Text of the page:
We decided to run early this morning to beat the impending massive rains coming this way. They are due by the afternoon. I think we were up and out before the shrimp and fishing boats this morning. We passed them in Georgetown Harbour and made our way to the ICW only 5 minutes away.
The course for the day seems like a nice ride. We were against the tide however, as it is just coming down, the ebb is still in our favour. We enter Waccamaw River where we are pleased to find deep water of over 20 feet. It’s a meandering river with little development so the trees are stunning. We pass several fishing boats and early ICW travelers. This river is so familiar. It has the dark waters reminiscent of Northern Ontario with high standing deciduous trees dotted with the odd palm. The tide seems extra high this morning as trees and low branches are in the water. It has been stated that some areas received over 2 inches of rain overnight and smaller rivers have flooded. Today there is an expectation that in the next couple days over 5 inches will fall.
As the travel down, the river we see more development and more small recreational boats. We passed our first tow and barge since leaving the panhandle of Florida. We plan to stay at Barefoot Marina in Myrtle Beach tonight. I’m loving this river a little too much and dreaming of an anchor spot along her many ox bows (small inlets along the rivers). Several folks have done just that as we pass many anchored travelers. We were a little surprised to come around a bend and see a Schooner banked and marooned. We are guessing it was put there by the small resort on the other bank. However, there is a little motorboat tied to her and a fellow is inside. Maybe a liveaboard in a unique ship and setting. Either way it is a very cute sight to see.
As we get closer to Myrtle Beach the houses become very distinctive. Some large homes, mansions actually, are on the high shores. Some with Spanish influence, some with very bright colours and some tiny next to those estate homes. It is obvious the city awaits us. There are several miles that we go slow past the boathouses, boats and structure along the shores as it narrows. Still very wide and deep but our wake is a bit too large to go fast. Closer to our marina the depths do dip to 12-15 feet on the river.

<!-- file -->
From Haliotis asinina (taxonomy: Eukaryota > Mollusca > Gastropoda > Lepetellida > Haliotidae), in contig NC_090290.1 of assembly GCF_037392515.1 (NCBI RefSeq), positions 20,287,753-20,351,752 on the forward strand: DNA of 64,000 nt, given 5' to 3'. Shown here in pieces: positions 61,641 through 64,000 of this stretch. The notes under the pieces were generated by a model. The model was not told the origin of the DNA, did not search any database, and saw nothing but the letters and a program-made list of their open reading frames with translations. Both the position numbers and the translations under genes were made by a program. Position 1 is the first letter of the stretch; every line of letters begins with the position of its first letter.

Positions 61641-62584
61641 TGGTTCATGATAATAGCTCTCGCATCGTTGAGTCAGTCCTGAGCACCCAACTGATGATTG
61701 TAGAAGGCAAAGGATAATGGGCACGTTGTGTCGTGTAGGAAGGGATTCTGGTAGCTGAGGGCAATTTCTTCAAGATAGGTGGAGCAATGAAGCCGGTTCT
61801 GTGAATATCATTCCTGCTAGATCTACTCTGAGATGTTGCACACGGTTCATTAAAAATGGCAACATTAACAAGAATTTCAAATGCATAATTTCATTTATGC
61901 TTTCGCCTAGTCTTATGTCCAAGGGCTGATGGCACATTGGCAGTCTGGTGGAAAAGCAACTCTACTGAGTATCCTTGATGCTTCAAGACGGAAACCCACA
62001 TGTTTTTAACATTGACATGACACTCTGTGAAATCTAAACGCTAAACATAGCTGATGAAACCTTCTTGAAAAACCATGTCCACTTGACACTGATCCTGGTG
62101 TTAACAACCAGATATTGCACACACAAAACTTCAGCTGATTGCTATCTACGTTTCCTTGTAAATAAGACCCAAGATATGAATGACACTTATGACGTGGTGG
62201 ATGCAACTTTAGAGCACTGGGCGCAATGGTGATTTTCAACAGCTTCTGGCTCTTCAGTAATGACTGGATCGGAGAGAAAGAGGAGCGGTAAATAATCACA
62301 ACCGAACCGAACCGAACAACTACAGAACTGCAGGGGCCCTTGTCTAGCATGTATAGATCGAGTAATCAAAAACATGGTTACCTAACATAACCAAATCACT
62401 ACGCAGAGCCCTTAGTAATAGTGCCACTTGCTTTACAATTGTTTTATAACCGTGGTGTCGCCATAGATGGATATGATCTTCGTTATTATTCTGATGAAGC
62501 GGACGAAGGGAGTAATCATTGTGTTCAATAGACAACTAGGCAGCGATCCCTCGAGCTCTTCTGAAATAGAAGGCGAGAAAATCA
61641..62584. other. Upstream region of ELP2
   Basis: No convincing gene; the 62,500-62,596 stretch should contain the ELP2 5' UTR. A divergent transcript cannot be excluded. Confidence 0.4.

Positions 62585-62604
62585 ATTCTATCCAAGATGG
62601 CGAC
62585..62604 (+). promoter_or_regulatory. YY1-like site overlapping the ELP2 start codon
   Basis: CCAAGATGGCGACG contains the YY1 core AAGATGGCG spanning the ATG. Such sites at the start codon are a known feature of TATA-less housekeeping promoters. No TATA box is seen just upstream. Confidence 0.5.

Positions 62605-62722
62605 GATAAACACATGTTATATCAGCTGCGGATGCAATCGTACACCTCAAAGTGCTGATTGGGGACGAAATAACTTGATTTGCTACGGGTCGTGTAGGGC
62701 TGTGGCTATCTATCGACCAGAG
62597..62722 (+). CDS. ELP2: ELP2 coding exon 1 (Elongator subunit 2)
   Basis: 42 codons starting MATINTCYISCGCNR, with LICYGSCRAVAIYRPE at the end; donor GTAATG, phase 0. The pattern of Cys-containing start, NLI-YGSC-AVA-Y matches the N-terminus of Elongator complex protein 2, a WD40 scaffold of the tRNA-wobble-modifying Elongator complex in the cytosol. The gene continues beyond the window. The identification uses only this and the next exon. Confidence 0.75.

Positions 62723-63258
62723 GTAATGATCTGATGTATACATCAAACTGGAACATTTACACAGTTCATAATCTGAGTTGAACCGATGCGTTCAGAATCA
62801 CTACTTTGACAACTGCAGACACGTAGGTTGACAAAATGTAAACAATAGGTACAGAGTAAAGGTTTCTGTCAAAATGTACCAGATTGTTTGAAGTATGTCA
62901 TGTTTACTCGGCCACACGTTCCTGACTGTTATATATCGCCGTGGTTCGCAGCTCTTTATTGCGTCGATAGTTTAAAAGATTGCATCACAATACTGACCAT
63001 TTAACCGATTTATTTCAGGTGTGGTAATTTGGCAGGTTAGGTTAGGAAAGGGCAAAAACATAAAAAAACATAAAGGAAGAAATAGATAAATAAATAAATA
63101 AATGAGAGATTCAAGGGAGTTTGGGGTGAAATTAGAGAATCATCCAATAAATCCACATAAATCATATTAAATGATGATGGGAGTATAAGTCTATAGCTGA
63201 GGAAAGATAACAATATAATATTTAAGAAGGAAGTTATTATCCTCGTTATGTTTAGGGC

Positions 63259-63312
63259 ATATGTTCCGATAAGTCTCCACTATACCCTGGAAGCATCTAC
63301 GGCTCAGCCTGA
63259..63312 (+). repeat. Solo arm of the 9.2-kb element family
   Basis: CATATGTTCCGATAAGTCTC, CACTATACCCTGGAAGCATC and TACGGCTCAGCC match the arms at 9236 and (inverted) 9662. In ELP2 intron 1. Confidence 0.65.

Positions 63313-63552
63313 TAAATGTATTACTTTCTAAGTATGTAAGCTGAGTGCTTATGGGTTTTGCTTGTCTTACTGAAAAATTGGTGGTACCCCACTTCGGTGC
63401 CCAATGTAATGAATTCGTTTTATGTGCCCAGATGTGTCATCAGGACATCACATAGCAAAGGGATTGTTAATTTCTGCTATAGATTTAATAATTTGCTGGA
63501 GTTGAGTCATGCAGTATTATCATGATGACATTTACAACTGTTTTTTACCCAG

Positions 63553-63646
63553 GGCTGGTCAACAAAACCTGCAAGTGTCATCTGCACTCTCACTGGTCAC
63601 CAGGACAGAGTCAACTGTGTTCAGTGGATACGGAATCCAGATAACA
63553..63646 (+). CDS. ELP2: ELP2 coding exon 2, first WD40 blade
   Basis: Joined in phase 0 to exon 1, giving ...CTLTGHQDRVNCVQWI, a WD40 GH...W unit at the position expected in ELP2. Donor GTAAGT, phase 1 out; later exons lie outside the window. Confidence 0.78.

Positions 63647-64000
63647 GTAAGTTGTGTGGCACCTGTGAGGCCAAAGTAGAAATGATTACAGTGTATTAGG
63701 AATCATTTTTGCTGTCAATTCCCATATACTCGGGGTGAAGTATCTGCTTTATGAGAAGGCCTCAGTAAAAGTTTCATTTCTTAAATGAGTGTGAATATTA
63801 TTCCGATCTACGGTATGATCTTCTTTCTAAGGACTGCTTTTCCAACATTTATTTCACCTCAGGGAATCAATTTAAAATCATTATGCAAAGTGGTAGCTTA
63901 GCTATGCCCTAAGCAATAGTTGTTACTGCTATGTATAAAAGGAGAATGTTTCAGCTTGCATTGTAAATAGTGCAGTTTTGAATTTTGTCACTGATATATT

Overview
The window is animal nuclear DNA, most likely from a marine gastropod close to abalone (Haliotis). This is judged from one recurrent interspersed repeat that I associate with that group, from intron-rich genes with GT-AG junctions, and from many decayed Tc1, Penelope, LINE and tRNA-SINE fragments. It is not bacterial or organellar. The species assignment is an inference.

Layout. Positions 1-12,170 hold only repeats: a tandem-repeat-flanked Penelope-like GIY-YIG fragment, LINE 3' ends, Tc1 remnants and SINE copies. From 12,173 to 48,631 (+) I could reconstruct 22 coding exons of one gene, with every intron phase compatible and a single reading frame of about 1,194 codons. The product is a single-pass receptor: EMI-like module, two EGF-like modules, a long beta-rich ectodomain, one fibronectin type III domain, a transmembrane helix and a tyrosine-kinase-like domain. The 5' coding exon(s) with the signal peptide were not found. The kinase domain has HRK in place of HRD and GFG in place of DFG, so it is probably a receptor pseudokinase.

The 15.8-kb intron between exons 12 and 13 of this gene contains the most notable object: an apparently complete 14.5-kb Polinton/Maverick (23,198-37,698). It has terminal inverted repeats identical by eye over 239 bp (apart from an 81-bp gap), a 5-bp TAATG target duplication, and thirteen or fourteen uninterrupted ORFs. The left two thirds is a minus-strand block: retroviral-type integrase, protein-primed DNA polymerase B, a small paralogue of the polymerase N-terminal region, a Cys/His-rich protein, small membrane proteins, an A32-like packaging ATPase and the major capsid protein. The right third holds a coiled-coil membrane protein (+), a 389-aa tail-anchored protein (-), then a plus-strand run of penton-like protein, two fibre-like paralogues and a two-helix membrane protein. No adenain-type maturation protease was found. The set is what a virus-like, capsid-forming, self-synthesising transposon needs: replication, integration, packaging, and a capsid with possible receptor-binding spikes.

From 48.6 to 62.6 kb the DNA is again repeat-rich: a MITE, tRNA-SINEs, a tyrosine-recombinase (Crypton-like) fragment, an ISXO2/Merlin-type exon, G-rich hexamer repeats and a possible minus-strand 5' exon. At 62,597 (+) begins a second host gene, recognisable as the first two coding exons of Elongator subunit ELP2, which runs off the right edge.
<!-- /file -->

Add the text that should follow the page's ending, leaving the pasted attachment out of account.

We settle into Barefoot Marina where we are tied down as the rain starts. Ken joins us stating that he and his wife did the loop a couple years ago. He offers some great advice of the waters north. It was nice to meet someone that has done this portion of the loop with so much knowledge and places to rest when needed. Ken offers to take Scott to West Marine to pick up some supplies including the inverter.
Today the sun was not out and the wind was low. The cloud cover is thick so temps are in the high 70’s today, but its morning. I’m sure with the up to 30 mph gusts expected and the rain things will change to high humidity and seemingly higher temps. Upon Scott’s return, inverter in hand, it turns out we have dinner plans. A nice drive around the city and area and dinner with Ken and his wife, Lois. In the meantime we decide to have a dip in the pool available here. It’s the largest salt water pool in South Carolina but the weather isn’t cooperating. The winds picked up and dark clouds were upon us. We did manage to make it to the hot tub just prior to it shutting down with lightening.
Ken and Lois picked us up at the marina entrance and we were off for the tour. Seeing the golf courses, downtown, the beach, and the home of the Masters Mini Putt course. Who knew there was such a following for mini putt? We had dinner at Flynn’s Irish Pub where the food was amazing and the prices were great. The company with our new Gold Looper friends, Ken and Lois, was exceptional. We cannot thank you both enough for the great hospitality, tour and indispensable knowledge of the north loop experience on the Atlantic.